By Kaitlyn Longstaff

Water is a vital resource that sustains life, and educating students about the importance of water treatment is crucial to students’ understanding of public health, environmental conservation, and responsible water usage. In this article, we will explore water treatment education in elementary, middle, and high schools, highlighting the benefits and approaches to fostering this knowledge. Exposing students early to water-related activities and topics can help inspire a career in water treatment.

Elementary Schools
Elementary school serves as a foundation for children’s education, and introducing water treatment concepts at this stage can lay the groundwork for future learning. Engaging and interactive activities can be incorporated to teach students about the water cycle, sources of water pollution, and the importance of clean drinking water. Demonstrations and experiments can help students grasp the significance of water treatment in ensuring safe and healthy water consumption.

Middle Schools
Middle school is an opportune time to delve deeper into water treatment education. Students can explore the science behind water purification processes, such as filtration, chlorination, and disinfection. They can learn about the role of wastewater treatment plants and the importance of conserving water resources. Engaging students in research projects or field trips to local water treatment facilities can provide practical exposure and enhance their understanding of the subject.

High Schools
In high school, water treatment education can be expanded to encompass broader aspects of public health, environmental science, and engineering. Students can study water quality analyses, including testing for contaminants and assessing treatment methods. They can explore the impact of water pollution on ecosystems and human health, as well as innovative solutions for water conservation and sustainability. Additionally, high school students can be encouraged to participate in science fairs or research initiatives related to water treatment and its implications.

Using a Holistic Approach
Water treatment education should adopt a holistic approach, integrating multiple disciplines and encouraging critical thinking. Incorporating subjects such as biology, chemistry, environmental studies, and social sciences can provide a comprehensive understanding of the significance of water treatment. Hands-on activities, laboratory experiments, guest lectures by professionals, and community engagement programs can enhance the learning experience and connect theoretical knowledge with real-world applications.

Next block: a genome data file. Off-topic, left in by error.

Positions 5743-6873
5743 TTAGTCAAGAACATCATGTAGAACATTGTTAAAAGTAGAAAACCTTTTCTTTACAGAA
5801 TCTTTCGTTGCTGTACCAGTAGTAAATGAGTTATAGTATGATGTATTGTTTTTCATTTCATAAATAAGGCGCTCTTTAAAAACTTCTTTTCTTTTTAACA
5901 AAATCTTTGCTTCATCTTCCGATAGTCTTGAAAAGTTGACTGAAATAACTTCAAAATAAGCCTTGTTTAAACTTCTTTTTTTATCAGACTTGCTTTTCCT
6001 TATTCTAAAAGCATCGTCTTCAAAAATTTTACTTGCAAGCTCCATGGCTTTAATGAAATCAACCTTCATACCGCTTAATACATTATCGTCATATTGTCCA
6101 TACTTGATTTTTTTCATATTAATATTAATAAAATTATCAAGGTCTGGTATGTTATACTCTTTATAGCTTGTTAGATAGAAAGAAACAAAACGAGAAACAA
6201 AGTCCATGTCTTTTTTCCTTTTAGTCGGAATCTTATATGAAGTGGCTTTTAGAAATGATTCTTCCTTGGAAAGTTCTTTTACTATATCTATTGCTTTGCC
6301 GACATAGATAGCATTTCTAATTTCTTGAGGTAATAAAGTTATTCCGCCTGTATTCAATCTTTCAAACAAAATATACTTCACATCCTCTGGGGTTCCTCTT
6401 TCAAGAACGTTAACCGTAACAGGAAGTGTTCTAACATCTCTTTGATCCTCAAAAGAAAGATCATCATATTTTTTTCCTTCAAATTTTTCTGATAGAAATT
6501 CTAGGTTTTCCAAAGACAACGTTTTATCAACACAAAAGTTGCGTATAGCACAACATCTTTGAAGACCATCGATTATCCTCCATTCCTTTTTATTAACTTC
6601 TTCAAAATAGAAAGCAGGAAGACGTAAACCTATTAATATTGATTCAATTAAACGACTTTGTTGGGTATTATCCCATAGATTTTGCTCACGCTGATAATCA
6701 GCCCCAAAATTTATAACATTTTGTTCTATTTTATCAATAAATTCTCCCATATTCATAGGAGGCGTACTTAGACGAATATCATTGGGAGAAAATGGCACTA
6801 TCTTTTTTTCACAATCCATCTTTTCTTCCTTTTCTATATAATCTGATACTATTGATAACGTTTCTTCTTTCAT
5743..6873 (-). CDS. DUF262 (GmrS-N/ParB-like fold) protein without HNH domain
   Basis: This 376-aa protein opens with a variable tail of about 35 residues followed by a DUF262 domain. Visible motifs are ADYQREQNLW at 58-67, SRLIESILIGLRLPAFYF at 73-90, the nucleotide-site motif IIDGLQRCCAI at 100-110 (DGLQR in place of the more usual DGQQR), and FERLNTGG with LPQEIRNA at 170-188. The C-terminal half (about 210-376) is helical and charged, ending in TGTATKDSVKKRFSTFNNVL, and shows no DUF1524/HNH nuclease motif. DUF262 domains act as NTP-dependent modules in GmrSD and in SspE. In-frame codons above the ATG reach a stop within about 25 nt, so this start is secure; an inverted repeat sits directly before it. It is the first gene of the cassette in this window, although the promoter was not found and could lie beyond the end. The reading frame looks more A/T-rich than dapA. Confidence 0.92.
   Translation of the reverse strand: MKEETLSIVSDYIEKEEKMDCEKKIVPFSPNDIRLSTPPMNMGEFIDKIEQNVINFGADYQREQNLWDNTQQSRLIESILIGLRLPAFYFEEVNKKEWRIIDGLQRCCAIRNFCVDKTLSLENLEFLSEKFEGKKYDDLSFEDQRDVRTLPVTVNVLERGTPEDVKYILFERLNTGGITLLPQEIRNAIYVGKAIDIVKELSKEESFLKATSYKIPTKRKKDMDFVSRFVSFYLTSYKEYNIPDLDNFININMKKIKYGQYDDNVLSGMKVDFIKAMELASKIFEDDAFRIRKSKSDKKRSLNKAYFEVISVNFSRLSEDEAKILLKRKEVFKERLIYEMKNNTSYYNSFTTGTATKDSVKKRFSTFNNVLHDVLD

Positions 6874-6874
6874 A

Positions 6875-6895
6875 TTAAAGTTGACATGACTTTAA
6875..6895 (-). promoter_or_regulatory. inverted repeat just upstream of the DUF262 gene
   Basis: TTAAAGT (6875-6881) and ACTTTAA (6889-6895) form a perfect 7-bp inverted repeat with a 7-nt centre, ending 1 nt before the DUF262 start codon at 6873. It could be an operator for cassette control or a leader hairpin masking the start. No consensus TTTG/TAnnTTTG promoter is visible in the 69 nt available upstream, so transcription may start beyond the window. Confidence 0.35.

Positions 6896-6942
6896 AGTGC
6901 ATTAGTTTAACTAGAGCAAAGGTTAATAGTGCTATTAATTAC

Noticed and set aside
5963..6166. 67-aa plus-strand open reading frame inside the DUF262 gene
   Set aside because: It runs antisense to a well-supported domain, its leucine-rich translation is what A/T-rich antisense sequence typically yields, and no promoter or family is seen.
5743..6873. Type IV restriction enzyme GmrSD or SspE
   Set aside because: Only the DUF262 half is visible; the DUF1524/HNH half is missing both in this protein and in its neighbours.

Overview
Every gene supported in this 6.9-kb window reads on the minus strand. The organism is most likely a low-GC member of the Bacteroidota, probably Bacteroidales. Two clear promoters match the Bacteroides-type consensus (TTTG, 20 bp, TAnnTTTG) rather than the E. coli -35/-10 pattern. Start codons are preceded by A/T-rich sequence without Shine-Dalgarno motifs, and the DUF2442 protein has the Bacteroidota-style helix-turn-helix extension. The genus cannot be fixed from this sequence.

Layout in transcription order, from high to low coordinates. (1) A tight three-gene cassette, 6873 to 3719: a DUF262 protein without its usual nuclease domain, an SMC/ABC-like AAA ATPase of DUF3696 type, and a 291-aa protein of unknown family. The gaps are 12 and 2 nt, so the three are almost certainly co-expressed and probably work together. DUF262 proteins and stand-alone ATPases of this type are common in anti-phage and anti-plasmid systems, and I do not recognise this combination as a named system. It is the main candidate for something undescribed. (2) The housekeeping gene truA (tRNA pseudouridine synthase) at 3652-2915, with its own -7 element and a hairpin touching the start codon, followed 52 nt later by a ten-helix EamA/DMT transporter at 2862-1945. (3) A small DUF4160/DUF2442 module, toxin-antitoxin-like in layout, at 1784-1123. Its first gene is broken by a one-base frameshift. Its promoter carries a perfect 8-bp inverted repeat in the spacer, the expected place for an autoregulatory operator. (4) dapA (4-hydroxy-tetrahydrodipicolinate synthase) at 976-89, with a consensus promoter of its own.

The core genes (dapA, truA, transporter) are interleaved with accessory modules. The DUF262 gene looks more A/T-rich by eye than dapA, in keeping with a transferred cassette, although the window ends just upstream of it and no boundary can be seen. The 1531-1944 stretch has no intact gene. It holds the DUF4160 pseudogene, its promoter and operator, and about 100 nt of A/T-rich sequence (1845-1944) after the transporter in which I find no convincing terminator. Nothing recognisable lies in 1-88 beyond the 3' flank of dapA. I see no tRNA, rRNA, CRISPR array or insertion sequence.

Environmental Stewardship
Water treatment education should emphasize the importance of environmental stewardship and the role individuals can play in preserving water resources. Students can be encouraged to explore water-saving practices at home, at school, and in their communities. Awareness campaigns, such as water conservation competitions or workshops on sustainable water management, can empower students to become advocates for responsible water usage.

Educational Opportunities

The 4-H Club
According to California Agriculture, “[t]he University of California 4-H Youth Development Program created the 4-H Water Wizards project in response to two related issues: the need for high-quality science education programming in after-school settings, and the desire to foster a citizenry that understands and can make informed decisions about water.”[1] The 4-H Water Wizards curriculum consists of 11 weekly sessions, each 45 to 60 minutes long, and encompasses three units: water and the environment (the water cycle, watersheds, water pollution, and conservation); water properties (taste test, salinity, density, and hardness); and a service learning project (exploring service learning, planning and delivering a water-related community service project, and project evaluation).

Michigan State University hosts the program “4-H Science Blast Activities: Where Is All the Water?” to address water use and conservation habits for students ages 10 to 14. According to the program overview, “[t]he ‘Where Is All the Water?’ lesson is designed for leaders to help participants understand where water comes from and its unique qualities, as well as how to conserve water efficiently.”[2]